‘All Day and A Night’: A wasted opportunity to portray wasted lives

The problem with films about the black community in America is that their problems are so similar as to make cinema on the race seem like a community affair. Every film is about the Black Identity

Photo courtesy- social media
Photo courtesy- social media
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Subhash K Jha

The problem with films about the black community in America is that their problems are so similar as to make cinema on the race seems like a community affair. Every film is about the Black Identity and the search for self-worth in a hostile racist environment.

In All Day & A Night a young black man Jahkor, played by Ashton Sanders who shot to fame with Moonlight, is the ghetto boy whose father works hard with a stick on his son’s back to ensure the boy doesn’t end up trapped in the stagnant ruinous environment. And when Dad asks if he has been too harsh, son I supposed reply in the negative.

Jahkor has his own plans on how to lead his life. Before we know it his life propels out of control and he ends up in jail for manslaughter after killing fellow-blacks in what seems like senseless shoot-out.

Motivations are hard to decode in this film that takes our presence and participation for granted. This is an insider’s view of what it feels like to be ghettoized in one’s home-territory. The rhythm is purposely uneven. Jahkor’s present and past are defined by a uniform code of brutality.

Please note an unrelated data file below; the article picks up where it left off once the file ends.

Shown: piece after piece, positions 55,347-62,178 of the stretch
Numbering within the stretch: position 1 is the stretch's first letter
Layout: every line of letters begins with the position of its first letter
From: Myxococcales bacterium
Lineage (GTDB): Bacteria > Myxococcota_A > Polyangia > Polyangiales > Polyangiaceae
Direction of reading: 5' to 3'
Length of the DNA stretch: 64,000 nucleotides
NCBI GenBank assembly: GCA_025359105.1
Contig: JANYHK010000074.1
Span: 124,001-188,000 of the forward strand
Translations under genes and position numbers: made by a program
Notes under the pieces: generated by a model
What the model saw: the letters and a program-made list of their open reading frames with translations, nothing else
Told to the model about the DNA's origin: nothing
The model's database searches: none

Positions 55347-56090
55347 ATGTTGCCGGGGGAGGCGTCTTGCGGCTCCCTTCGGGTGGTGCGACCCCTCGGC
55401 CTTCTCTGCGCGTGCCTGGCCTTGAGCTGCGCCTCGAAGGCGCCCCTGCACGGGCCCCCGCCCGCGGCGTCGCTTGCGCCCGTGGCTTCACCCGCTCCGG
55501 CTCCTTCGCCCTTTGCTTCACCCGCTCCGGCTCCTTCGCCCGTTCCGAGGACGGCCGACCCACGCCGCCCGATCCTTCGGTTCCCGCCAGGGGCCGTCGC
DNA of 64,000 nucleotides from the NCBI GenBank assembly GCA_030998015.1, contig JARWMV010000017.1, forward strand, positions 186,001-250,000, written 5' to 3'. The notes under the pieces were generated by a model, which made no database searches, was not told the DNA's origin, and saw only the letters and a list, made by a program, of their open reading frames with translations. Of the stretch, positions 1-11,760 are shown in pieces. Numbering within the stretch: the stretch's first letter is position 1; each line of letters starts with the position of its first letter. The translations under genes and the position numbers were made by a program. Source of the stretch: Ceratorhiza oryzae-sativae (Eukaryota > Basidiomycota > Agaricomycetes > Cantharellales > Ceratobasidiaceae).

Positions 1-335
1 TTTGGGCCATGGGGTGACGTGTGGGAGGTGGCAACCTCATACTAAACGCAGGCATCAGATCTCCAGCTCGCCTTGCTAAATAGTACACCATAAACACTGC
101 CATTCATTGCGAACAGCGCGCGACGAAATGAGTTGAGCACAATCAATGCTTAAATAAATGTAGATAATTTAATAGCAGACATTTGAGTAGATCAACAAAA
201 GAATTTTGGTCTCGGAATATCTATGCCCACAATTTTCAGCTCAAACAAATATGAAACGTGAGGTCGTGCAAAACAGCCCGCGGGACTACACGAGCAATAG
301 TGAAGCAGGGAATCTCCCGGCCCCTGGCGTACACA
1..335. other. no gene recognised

Amidst this chaos of internalized violence we are expected to empathize with Jahkor’s predicament. But we don’t know him well enough to care about him. And he doesn’t seem to care whether we care or not.Ashton Sander’s performance is characterized by a defiant arrogance. He dares us to ignore him and at the same time challenges us to try and penetrate his criminal environment.

By the time Jahkor’s life comes completely undone we stop caring about his future, because he doesn’t seem to have one. There is a plot-defining irony here that is supposed to move us. Jahkor and father James (Jeffrey Wright) are incarcerated in the same prison and the brutal dad makes every effort to save his son’s skin from the hostility in the prison.

All Day & A Night makes it difficult for us to keep track of the supporting characters. They are largely blurred emblems of corrosive criminality. The redemptive spirit is so lost in din of the plot that I was caught frequently wondering at the purposelessness of the exercise. What a wasted opportunity to portray wasted lives!

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